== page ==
The “Challenges” are mini battle arenas that you either find by exploring or are given by characters. These are fairly straightforward in that you either need to defeat X amount of enemies, or accomplish some task within a rather generous time limit. Completing these challenges also unlock additional “genes” for your character. In a nice move by the developers, if you fail to complete a challenge, you can replay it by loading the character from the main menu — you will receive the gene when you continue the story.
The battles are scaled well. If I’m given super powers, I want to be able to mow through hordes of enemies. In this respect X-Men Destiny doesn’t disappoint. Throughout the game you meet up with other mutants, who often assist you in dishing out ass-beatings. It’s highly satisfying. And I’m not ruining anything for you by telling you to stick around for the credits — why don’t more games do this? Maybe the only thing you’re left wondering then, is why this game doesn’t have a multiplayer component. Games in this genre traditionally don’t have it, but I think this game has the opportunity to do it.
A clever skill system, good source material, and multiple ways to shape the experience. What could possibly go wrong? I found that the combat leaves much to be desired at times. I often found myself failing to connect strikes to enemies that were directly in front of me, and even when punches do connect, the animation of your character often slides you off of your target. While
there is a locking system I found that it easier to not use it because of some intermittent camera acrobatics I needed to perform with the thumb-stick. That’s not to say this game has severe camera issues, but sometimes the camera is a little too close when battles in large spaces really get fired-up (damn you, Lakitu!).
Thankfully, there’s a tradeoff in the relative ease at which bosses can be defeated. I’ve always hated that powered up characters in these games do very little damage to boss characters, resulting in 15 min pattern-recognition-fests™ that have to be repeated when the boss destroys you with the instant kill death blast. There’s not much of that here, except when you are forced to restart a clearly divided 3 part battle from the first part. That being said, the game’s checkpoint system is quite forgiving, and constant dying (should you encounter it) is not so bad.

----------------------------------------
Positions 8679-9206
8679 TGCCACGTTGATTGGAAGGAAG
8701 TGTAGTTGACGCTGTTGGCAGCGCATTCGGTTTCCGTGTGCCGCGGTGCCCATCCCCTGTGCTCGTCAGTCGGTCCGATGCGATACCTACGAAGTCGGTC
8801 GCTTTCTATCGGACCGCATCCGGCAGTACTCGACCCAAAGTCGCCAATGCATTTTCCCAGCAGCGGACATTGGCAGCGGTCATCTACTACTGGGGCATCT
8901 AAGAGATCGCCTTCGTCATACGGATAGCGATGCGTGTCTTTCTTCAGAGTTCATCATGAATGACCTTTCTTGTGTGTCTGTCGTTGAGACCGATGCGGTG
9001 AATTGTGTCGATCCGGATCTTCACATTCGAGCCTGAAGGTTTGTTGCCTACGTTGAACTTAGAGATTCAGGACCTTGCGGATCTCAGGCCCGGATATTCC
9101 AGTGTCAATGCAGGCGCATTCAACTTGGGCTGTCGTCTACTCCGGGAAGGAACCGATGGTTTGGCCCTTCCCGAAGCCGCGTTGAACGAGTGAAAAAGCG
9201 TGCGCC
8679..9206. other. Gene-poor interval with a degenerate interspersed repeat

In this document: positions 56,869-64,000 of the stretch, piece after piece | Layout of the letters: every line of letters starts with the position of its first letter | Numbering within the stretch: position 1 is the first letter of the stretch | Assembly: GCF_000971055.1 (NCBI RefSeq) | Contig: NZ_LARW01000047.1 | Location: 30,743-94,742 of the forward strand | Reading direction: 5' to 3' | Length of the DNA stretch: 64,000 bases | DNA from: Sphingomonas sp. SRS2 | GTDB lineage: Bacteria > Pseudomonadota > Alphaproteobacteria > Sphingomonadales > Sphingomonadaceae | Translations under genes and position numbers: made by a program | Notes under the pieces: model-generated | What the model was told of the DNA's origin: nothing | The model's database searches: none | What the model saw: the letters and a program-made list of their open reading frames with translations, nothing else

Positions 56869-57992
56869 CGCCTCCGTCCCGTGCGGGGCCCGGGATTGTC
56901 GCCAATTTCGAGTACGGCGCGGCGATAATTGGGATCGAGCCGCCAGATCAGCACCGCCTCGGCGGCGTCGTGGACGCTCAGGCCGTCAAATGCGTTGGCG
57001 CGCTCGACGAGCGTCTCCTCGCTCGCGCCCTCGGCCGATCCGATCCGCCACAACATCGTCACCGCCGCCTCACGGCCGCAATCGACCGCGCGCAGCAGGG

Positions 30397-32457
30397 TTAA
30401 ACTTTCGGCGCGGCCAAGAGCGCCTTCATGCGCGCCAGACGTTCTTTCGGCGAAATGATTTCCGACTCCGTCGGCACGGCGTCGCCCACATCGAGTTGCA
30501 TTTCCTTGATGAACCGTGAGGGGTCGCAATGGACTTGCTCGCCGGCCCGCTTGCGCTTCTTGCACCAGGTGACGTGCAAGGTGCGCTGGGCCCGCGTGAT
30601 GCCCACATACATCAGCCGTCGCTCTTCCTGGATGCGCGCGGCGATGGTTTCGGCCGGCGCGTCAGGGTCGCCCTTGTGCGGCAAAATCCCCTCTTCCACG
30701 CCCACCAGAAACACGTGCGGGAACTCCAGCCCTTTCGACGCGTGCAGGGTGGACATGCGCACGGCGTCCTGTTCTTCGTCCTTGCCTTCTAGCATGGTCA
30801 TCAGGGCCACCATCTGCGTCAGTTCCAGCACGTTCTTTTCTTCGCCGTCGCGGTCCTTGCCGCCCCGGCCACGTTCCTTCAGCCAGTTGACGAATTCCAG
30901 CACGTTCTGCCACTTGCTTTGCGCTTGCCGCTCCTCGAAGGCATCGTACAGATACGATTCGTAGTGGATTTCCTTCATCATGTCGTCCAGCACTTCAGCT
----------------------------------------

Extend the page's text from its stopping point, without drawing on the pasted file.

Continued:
The game also lacks a bit of polish here and there. In a scene with Gambit is legs are very clearly going through is coat when he is sitting down. There was a Challenge Arena in which an enemy did not make it into the arena before the gate closed on him, leaving me no way to defeat him. The in-game upgrade menus are sluggish, maybe because there are auto-playing mini videos to illustrate what each power does. The game uses a dialog selection system which is fairly pointless. When you encounter a character you can talk to them about some plot points, then accept a quest or bolster your faction standing. I’d rather have just experienced all the dialogue, then given a pop-up when I had to make a choice about something.
So, where do I stand with the game? Yes, the combat is a bit wonky at times, and the introduction of characters and narrative seems a bit forced too (I really had no clue / interest what was going on in the story) but I adjusted, and had a pretty good experience with the game overall. Am I going to do another play-through with another character/power/faction ? Probably not. (A super-fan / achievement-hunter might tally three play-throughs, about 7-8 hours each). Unfortunately (or fortunately) this game does not exist in a vacuum — when other games exist like GoW and Bayonetta, you have alternatives in this genre. Honestly, I hope this game does well, because a sequel would provide the opportunity for refined combat and the possibility of a much missed multiplayer. My opinion — a solid rent (Redbox) or wait until the inevitable price drop.